The first published description for the Palace galleries outlined a plan to fill the space with objects representing the ancient cultures of the American continent and the old world. This parroted the approach of large, encyclopedic museums. As Hewett first conceived of the museum, the galleries would combine objects and artifacts, the tangible “results” of anthropology and archaeology, with illustrations. For example, a room dedicated to the cliff dwelling culture of Mesa Verde would be decorated with “paintings done by capable artists, who would go to Mesa Verde and study the atmosphere, the physiography, the ruins of that region, and represent them in oil or water colors,” to bring the environment into the museum. The purpose of such paintings was to, “tell the person going through the museum what the collections alone cannot be made to tell.”
And so initially, art supplemented artifact. The museum commissioned Carl Lotave to decorate rooms named after locations where Hewett’s archaeological teams had been active, including Pajarito, Rito de los Frijoles, and Puye. In the museum’s first galleries, realistic painted murals portrayed the natural environment in which artifacts had been found. Furthermore, paintings could reconstruct images of the past, allowing curators to place artifacts into a living context, or at least an imagined past life.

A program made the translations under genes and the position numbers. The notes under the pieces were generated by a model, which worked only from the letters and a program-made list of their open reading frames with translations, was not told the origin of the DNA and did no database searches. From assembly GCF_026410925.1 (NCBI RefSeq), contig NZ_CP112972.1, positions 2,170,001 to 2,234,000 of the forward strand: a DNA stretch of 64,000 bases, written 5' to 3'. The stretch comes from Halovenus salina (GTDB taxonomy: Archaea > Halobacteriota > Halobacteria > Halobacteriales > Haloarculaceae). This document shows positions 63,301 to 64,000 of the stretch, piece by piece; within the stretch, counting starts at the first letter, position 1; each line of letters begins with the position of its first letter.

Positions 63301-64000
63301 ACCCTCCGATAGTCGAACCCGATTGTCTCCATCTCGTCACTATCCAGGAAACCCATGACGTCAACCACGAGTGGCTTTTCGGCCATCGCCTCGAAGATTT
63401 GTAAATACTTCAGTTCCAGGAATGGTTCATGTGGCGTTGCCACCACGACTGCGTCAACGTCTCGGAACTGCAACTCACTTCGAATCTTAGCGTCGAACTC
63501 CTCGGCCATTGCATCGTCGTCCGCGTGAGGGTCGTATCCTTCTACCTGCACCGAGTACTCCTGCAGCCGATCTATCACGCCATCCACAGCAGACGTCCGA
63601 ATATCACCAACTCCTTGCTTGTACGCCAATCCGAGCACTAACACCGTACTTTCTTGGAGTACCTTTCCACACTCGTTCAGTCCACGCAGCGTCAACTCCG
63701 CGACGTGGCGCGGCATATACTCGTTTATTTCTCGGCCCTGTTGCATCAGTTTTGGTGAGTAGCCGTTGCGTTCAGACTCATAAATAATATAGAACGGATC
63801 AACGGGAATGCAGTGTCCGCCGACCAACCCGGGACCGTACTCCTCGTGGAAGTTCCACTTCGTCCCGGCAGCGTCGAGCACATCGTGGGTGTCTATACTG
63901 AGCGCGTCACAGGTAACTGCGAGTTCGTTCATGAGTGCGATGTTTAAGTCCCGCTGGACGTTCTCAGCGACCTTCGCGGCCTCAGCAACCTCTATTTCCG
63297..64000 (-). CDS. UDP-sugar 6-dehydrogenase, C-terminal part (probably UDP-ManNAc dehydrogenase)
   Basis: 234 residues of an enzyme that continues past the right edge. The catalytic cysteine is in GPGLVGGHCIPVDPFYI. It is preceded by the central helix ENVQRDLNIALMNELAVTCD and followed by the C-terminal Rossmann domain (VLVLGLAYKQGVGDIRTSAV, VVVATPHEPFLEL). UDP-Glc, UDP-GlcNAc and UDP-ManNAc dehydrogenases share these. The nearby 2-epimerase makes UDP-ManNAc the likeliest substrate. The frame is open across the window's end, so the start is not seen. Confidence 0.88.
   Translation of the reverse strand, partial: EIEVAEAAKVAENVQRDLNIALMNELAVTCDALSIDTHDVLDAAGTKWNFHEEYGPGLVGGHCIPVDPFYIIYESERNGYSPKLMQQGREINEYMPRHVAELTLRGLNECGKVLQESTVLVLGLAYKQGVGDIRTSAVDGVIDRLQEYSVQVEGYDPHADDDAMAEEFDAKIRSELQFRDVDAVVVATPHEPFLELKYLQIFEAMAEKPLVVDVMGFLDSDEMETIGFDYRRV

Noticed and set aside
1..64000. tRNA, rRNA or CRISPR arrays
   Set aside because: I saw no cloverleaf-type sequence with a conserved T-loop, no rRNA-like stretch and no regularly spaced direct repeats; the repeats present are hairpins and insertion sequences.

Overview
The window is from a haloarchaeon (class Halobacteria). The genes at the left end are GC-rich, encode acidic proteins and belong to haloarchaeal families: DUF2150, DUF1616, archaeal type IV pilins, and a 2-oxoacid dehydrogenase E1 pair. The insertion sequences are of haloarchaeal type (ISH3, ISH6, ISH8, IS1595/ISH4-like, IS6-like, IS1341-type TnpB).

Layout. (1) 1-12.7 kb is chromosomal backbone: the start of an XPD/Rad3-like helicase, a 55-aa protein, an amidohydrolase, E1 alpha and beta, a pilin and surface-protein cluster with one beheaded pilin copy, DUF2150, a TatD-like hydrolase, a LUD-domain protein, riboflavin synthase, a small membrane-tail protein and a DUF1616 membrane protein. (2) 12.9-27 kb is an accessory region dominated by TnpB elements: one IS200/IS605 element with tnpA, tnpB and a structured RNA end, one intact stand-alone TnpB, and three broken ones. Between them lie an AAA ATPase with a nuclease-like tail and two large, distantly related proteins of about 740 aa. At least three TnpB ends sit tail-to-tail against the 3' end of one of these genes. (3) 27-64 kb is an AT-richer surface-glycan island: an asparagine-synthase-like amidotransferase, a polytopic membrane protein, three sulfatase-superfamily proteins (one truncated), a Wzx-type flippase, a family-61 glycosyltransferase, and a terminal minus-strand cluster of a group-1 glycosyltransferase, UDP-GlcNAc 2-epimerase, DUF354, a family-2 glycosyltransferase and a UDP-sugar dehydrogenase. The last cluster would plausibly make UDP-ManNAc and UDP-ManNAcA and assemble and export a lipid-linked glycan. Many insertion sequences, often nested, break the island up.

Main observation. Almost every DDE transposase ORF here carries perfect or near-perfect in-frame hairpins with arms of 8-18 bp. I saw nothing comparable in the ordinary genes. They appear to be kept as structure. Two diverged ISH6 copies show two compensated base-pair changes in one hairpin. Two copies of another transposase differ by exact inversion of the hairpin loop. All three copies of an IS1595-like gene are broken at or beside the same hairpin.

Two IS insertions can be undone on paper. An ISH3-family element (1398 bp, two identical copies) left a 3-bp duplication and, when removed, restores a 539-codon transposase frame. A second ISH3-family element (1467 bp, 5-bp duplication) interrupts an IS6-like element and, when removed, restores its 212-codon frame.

As early as October 1913, the Palace galleries started hosting more than just illustrated anthropology. While the concept of exhibiting art as art alone received no mention in the first report to the Board of Regents of the Museum or in the territorial bill establishing the Museum, artists began regularly exhibiting in the Palace.
Volume 1, Number 1 of El Palacio described a three-day “Fine Art Exhibit in the Museum” October 24–26, 1913, featuring eleven works by Taos art colony co-founder Ernest L. Blumenschein. While the exhibition was brief, small, and held in the temporary space of the museum’s reception room, the Blumenschein exhibition was still a significant precedent, and Blumenschein’s work often appeared in subsequent years.
The next art exhibition occurred in August 1914, kicking off the first of the museum’s annual exhibitions. It featured twelve artists and lasted almost a month. From that point until the new Museum of Fine Arts building opened in 1917, fine art was almost always on view at the Palace.